A good example of the beneficial principles of e-commerce that should be reinforced can be seen in the 2011 EU-US Trade Principles for Information and Communication Technology Services. The agreement outlined a number of really good provisions that encouraged increased information flows and digital economic exchanges between the two regions, including open networks access and use, cross-border information flows, regulatory cooperation, and a promise to not require data localization for foreign-owned companies operating ICTs in the other’s region. While the Snowden leaks in 2013 has made the EU weary of US digital activity on the grounds of privacy concerns (and we may see the impact of this in the TTIP), the principles established in the document for ICTs would be a good base for negotiations in all different regions to encourage greater digital trade.


International: Integrate Developing Countries

Finally, it is immensely important to carry out the WTO Work Programme’s dedication to integrating developing countries so they can participate in e-commerce. In a 2015 US Trade Commission Digital Trade Roundtable, it was pointed out that the developing world holds 90% of the growth opportunities within digital trade. However, only 33% of individuals in those developing countries currently have access to the internet.

Where the problem can be tied to a lack of ICT infrastructure development, initiatives to increase internet availability and accessibility in developing countries will open the door to accelerating the benefits of digital trade. Besides unlocking the growth opportunities in those regions, bringing developing countries up to speed in digital trade may finally allow the WTO Work Programme to begin serious discussion on how to create international standards that maximize digital trade for all regions, developing and developed.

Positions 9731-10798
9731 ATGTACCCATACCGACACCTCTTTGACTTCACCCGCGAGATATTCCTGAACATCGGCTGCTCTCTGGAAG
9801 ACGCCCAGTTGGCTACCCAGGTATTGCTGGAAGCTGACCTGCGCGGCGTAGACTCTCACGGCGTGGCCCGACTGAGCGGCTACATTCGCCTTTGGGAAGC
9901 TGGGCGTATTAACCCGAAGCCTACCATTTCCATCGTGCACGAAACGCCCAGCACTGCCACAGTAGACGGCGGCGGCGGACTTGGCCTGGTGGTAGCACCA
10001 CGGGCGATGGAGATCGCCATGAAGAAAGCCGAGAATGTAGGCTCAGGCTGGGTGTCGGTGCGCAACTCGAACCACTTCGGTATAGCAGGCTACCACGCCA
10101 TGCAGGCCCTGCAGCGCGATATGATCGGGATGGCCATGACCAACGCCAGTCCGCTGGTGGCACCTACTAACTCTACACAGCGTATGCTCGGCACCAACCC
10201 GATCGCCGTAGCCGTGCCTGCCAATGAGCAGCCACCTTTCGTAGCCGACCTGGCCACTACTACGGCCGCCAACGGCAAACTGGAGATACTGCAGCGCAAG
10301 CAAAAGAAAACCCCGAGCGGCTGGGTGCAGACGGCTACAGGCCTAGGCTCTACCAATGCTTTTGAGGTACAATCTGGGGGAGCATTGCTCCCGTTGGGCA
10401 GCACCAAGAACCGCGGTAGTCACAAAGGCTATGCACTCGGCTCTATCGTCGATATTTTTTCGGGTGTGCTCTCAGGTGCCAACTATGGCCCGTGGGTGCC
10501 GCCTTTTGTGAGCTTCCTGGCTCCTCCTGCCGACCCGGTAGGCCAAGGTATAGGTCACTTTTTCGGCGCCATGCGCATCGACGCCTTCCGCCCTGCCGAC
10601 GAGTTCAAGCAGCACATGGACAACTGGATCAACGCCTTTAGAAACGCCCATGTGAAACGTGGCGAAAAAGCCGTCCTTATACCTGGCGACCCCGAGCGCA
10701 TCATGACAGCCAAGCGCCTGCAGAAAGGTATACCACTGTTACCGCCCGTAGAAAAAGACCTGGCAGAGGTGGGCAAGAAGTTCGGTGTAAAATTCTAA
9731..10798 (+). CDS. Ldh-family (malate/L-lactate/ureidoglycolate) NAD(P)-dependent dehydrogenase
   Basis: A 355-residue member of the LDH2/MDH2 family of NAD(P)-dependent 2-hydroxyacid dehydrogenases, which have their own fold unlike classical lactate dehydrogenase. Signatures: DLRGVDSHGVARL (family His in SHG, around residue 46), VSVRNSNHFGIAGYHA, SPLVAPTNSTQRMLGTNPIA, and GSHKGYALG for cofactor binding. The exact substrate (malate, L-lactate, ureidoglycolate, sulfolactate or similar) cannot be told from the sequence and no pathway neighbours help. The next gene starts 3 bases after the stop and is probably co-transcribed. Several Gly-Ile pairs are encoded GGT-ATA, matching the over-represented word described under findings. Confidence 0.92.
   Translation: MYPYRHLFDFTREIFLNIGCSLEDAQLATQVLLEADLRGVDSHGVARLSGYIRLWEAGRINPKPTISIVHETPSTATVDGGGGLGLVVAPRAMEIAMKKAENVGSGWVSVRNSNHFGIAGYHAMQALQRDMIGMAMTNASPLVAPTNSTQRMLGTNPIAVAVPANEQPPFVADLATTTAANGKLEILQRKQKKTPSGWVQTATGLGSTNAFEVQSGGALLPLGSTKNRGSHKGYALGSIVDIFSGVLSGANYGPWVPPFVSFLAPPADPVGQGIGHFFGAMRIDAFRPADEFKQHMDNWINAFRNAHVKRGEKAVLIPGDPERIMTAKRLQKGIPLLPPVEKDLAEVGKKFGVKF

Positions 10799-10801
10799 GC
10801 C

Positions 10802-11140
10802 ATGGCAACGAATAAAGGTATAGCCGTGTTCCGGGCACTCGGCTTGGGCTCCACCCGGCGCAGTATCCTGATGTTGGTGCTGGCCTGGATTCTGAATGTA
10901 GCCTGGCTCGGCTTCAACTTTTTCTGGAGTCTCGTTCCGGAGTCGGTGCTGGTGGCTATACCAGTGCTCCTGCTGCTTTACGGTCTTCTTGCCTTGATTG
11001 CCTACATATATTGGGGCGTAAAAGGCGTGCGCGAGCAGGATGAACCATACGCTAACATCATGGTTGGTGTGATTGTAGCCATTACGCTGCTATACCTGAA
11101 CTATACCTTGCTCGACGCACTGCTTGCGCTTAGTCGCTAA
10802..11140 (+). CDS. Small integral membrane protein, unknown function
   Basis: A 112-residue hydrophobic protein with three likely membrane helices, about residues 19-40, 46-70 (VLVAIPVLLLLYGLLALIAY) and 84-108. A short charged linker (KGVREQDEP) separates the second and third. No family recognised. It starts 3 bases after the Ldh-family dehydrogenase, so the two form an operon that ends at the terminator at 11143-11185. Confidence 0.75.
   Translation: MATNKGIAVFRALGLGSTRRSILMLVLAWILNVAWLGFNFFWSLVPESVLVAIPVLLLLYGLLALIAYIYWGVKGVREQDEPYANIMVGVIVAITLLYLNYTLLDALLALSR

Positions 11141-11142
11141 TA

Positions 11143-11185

Ultimately, digital trade is the future of our global economy. If we are truly to maximize the profits locked within international e-commerce, we need to shift our focus from simply tolerating digital trade as a part of the physical exchange of goods and services to redefining digital trade at its core. Until the international community can come together to create a unified standard for digital trade, it is up to national and regional economies to facilitate e-commerce to the best of their abilities.


Photo: Ministers of Foreign Affairs and other officials from P5+1 countries, the EU, and Iran (2015) via Wikimedia Commons. Public Domain.

Disclaimer: Any views or opinions expressed in articles are solely those of the authors and do not necessarily represent the views of the NATO Association of Canada.


  • Eimi Harris

    Eimi Harris is a student working towards her undergraduate degree in International Relations and Economics at the University of Toronto. Her main focus in international affairs is cybersecurity, particularly diplomatic relations and normative development in the cybersphere. On the side, she enjoys watching films and is also working towards her Cinema Studies degree.

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Eimi Harris
Eimi Harris is a student working towards her undergraduate degree in International Relations and Economics at the University of Toronto. Her main focus in international affairs is cybersecurity, particularly diplomatic relations and normative development in the cybersphere. On the side, she enjoys watching films and is also working towards her Cinema Studies degree.